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We are having some trouble with our 12 year old son. I can see how things have progressed and how we haven't quite followed the Rosemond plan. He is very rude with his sisters, he talks back a lot and this is when things escalate. He gets upset when things aren't to his liking. For example, if they are doing something in school he finds boring, he gets really flippant toward the teacher, or when we tell him something he doesn't like. If it I were to focus on one problem it would be handling adversity or bad news or situation he doesn't like. The biggest problem is talking back after the initial reprimand. It has escalated and we don't know how to reel it back in. He has spent days in his room. When he goes to his room he slams things and yells. So, how do we stop the backtalking and deescalate things back to a normal level?
In previous generations, acts of disrespect and temper tantrums used to be solely the property of three to six year olds. I have worked with teens and preteens for decades as a teacher and basketball coach, and I have watched the rise of a total lack of emotional resilience among these older children as well. Your realization that you haven't used consistently the traditional Judeo-Christian discipline methods that Rosemond espouses in your son's life is a major positive step. The downside is that you need to understand that reigning your son back in, will be more difficult at age 12, and will get worse before it gets better--especially if not nipped in the bud.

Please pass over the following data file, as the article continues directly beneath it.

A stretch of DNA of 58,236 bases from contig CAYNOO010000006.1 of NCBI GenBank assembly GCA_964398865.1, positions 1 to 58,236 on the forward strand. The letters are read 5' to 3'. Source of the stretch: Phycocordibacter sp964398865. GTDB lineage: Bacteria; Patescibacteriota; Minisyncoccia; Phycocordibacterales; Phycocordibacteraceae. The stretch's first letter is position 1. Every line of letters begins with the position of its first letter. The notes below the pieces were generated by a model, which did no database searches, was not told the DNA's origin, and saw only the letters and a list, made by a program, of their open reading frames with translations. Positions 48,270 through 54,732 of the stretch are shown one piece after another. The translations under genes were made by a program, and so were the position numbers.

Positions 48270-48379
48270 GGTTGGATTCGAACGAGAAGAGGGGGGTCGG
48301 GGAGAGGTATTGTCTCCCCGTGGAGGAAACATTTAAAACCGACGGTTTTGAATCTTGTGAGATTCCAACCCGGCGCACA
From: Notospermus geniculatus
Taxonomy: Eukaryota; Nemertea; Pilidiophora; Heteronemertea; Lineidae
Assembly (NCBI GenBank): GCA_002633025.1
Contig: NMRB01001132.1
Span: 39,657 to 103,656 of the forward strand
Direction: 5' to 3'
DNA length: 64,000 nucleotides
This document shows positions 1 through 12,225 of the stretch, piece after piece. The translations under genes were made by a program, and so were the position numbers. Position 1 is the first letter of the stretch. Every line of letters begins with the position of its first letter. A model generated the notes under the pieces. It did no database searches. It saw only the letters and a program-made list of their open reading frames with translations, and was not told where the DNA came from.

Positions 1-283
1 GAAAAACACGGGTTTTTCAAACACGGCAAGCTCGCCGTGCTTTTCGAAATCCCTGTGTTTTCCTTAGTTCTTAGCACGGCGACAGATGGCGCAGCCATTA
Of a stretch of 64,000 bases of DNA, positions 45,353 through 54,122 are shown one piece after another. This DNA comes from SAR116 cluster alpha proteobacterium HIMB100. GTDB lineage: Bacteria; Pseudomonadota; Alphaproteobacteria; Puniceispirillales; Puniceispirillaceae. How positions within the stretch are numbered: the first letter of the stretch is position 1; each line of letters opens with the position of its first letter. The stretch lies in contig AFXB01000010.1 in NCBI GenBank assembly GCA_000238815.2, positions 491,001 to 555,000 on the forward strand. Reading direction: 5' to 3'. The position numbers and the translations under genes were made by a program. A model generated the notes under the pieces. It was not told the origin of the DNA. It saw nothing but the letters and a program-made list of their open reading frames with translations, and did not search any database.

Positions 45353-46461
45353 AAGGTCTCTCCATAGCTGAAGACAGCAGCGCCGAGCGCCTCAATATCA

Suggestion (a version of Rosemond's Strikes method):
Put a list of two target misbehaviors on an index card attached to the fridge. From what I gather the list should consist of:
A. Lack of Emotional Control(temper tantrums)
B. Verbal Disrespect and Attitude
Explain to your son exactly what those mean.
Initially, when he misbehaves in either of those two target areas, give him a strike. Allow him two strikes per day. On the third strike, he's out! Give him a consequence; one that is memorable, and emotionally painful. Two strikes may be given for one offense if the behavior is egregious enough. But first, you and your wife(?) must make a list of possible consequences that you could levy upon your son that would be memorable. These consequences must be big. Examples include no TV, phone or video games for three weeks; early bedtime for two weeks; extra chores for a month; no hanging with friends for 12 days, canceling a birthday party, etc. These should be your strike 3 consequences.
Points to remember: This will hurt for a time; if done right, a short time. Do not cave--especially when the "I hate you"s appear and the tears flow. Never communicate or try to reason with him during one of his emotional conniptions. Just walk away. Stayed poised and calm as you leave, telling him you will let him know what his consequence will be.
I do recommend hiring a Rosemond Parenting Coach. It will be worth the investment. There are a lot of nuances on how to implement this strategy that may help clarify the process. At a minimal cost, some professional support may be necessary
Ask yourself: Just as we fear (awe and respect) God, does your son fear you?? Or are you a bit afraid of your son? Does your son know without a shadow of a doubt that it is HIS job to listen to you? Or does he believe it is YOUR job to listen to him?
During this time of enforcement, show him extra affection and love when the "iron is cold." Those times may be few and far between at first, so take advantage of them. Eventually one day, you will be singing along with a famous 19th-century author:
Thank Heaven! the crises-
The danger is past,
And that lingering illness
Is over at last-
And the fever called "Pre-Teen"
Is conquered at last.
Mike Smart, CLPC